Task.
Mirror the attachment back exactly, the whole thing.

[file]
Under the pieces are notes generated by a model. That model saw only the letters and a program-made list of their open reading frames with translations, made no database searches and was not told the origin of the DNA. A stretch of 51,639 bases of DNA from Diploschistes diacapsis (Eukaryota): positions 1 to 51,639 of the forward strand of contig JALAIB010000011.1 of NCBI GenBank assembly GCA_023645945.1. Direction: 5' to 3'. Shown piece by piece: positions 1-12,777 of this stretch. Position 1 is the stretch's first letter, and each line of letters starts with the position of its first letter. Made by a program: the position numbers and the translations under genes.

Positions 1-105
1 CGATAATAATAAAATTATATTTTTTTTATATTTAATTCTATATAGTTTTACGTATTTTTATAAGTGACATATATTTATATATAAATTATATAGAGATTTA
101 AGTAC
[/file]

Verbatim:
Under the pieces are notes generated by a model. That model saw only the letters and a program-made list of their open reading frames with translations, made no database searches and was not told the origin of the DNA. A stretch of 51,639 bases of DNA from Diploschistes diacapsis (Eukaryota): positions 1 to 51,639 of the forward strand of contig JALAIB010000011.1 of NCBI GenBank assembly GCA_023645945.1. Direction: 5' to 3'. Shown piece by piece: positions 1-12,777 of this stretch. Position 1 is the stretch's first letter, and each line of letters starts with the position of its first letter. Made by a program: the position numbers and the translations under genes.

Positions 1-105
1 CGATAATAATAAAATTATATTTTTTTTATATTTAATTCTATATAGTTTTACGTATTTTTATAAGTGACATATATTTATATATAAATTATATAGAGATTTA
101 AGTAC